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Food and Beverage Management. Chapter two : Structure of Food and Beverage Organizations. Organizations are created to achieve objectives Prime Objectives Maximize Profits Minimize expenses Secondary Objectives Food and Beverage Quality Human Resource Development

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food and beverage management

Food and Beverage Management

Chapter two : Structure of Food and Beverage Organizations

slide2

Organizations are created to achieve objectives

    • Prime Objectives
      • Maximize Profits
      • Minimize expenses
    • Secondary Objectives
      • Food and Beverage Quality
      • Human Resource Development
      • Societal Objectives (Green, Employee Friendly, etc.)

Primary Objectives can vary based on the type of organization

labor
Labor
  • The Food and Beverage Industry is termed “Labor Intensive”
  • Technology has a place, but people prefer the human touch
  • Food Service Employees fall into 3 general categories:
    • Managers
    • Supervisors
    • Production/Service personnel
management
Management
  • Three Levels of Managers
    • Executive Level (Top) Management
    • Middle Level Management
    • Supervisors
  • In Large Organizations, Staff Personnel provide expertise in Human Resources, Finance, Sales, etc.
management roles
Management Roles
  • Executive Managers (Highest Level)
    • Long Term plans and goals.
    • Focus on external business environment
    • Watch competition, economy for opportunity and threats
  • Middle Managers
    • Key Communicators
    • Manage work of supervisors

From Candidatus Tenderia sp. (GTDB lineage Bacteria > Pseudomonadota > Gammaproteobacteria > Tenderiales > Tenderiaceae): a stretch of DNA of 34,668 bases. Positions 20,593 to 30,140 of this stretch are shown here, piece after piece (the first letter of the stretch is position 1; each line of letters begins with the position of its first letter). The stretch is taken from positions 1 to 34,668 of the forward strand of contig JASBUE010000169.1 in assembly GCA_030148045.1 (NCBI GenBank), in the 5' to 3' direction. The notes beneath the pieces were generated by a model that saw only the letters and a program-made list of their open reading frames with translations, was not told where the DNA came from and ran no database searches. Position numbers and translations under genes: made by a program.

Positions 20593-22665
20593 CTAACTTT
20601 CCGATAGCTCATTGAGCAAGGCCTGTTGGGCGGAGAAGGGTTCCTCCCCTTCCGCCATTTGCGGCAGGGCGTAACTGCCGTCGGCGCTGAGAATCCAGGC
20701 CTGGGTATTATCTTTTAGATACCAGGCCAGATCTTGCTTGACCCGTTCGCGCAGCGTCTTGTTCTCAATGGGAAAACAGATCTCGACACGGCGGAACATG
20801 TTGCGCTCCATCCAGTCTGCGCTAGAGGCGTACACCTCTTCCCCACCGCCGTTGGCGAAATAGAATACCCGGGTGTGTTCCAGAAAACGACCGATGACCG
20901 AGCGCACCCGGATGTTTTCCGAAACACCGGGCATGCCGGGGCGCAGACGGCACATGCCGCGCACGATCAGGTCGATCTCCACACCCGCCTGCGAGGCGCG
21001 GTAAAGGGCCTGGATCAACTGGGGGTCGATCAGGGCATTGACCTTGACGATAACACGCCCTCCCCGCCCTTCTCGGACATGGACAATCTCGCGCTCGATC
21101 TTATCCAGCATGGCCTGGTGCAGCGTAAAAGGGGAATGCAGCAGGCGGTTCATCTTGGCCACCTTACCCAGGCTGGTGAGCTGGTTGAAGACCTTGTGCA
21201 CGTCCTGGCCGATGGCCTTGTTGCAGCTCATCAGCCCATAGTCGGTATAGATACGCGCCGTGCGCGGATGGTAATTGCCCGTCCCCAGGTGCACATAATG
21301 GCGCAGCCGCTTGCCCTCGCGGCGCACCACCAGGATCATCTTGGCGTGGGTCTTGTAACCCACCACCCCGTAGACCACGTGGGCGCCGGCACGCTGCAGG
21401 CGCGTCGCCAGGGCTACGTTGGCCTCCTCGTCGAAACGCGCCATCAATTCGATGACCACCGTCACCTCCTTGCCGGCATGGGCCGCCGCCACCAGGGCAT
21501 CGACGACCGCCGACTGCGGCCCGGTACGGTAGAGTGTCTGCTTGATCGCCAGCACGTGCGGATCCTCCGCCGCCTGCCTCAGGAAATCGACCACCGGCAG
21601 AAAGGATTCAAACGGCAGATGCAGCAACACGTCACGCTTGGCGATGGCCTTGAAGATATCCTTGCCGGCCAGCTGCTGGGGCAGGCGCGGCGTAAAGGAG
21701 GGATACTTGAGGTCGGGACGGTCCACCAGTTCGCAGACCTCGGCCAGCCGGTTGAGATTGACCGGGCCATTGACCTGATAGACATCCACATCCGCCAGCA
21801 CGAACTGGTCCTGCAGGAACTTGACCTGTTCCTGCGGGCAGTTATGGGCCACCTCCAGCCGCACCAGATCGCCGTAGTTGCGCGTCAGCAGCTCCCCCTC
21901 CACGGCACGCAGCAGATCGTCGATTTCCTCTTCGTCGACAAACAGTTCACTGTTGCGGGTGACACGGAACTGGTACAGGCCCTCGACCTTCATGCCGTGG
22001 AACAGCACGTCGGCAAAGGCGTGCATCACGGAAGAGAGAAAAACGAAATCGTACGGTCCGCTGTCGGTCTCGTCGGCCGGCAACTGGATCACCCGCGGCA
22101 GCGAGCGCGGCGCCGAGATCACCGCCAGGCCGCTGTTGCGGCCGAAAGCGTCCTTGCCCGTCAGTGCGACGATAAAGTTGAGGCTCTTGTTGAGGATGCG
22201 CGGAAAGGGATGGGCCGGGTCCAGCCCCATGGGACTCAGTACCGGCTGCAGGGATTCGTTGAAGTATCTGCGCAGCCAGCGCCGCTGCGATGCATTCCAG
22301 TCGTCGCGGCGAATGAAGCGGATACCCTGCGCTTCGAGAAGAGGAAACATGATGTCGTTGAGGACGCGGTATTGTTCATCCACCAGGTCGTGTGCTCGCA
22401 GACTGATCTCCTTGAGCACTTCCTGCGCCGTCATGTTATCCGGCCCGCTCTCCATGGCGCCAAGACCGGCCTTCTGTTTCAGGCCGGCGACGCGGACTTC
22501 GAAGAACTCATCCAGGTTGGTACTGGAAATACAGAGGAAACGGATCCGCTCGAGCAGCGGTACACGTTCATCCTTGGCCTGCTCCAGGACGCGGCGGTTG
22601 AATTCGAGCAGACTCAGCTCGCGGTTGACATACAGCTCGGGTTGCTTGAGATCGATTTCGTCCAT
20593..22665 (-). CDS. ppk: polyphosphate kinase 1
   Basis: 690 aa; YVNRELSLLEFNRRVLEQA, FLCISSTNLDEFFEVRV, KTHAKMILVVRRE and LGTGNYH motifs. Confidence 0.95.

• More interaction with staff
  • Supervisors (linking pins!)
    • Use Technical skills
    • Generally just removed from staff.
line vs staff management
Line vs. Staff Management
  • Staff Managers and their departments do not have a direct impact on bringing in revenue to an operation.
  • More Technical Specialists
    • Human Resources
    • Controller
    • Purchasing Agent
    • Other
      • Attorneys
      • Real Estate
      • Dietitians
      • Nutritionists
      • Facilities
production personnel
Production Personnel
  • “Back of the House” or “Heart of the House”
  • Typically are food production and sanitation.
  • Little contact with guests
  • As volumes increase, positions become more specialized
production personnel1
Production Personnel
  • Executive Chef
  • Assistant (Sous) Chef
  • Cooks / Cook’s assistant
  • Bakers (Pastry Chefs)
  • Pantry (Garde Manger)
  • Chief Stewards
  • Storeroom and Receiving
front of house
Front of House
  • Dining Room (Restaurant Managers)
  • Hosts/ Receptionists
  • Food and Beverage Servers
  • Bus persons
  • Bartenders
  • Other
    • Valet
    • Cashiers
    • Runners
organizational charts
Organizational Charts

Simple Structure

key terms
Key Terms
  • Chief Steward
  • Job description
  • Labor intensive
  • Line manager
  • Staff personnel
  • Organization chart
  • Public bar
  • Service bar
  • Controller
career paths
Career Paths
  • Get experience
  • Make contacts
  • Show your interest
  • There are no established or industry required career routes.
    • Depends on
    • 1. What you want to do
    • 2. Where you are now
    • 3. Evolving Opportunities
    • 4. Skills, abilities, attitudes and interest.

Interpersonal Skills are key

the future of food and beverage
The Future of Food and Beverage
  • Forecasted to grow
  • More “hip” than before – some negative perceptions in the past
  • Pay and benefits more comparable than in the past
  • You are the manager of a business that may just happen to be a restaurant
next section
Next Section
  • Chapter 3 – Fundamentals of Management
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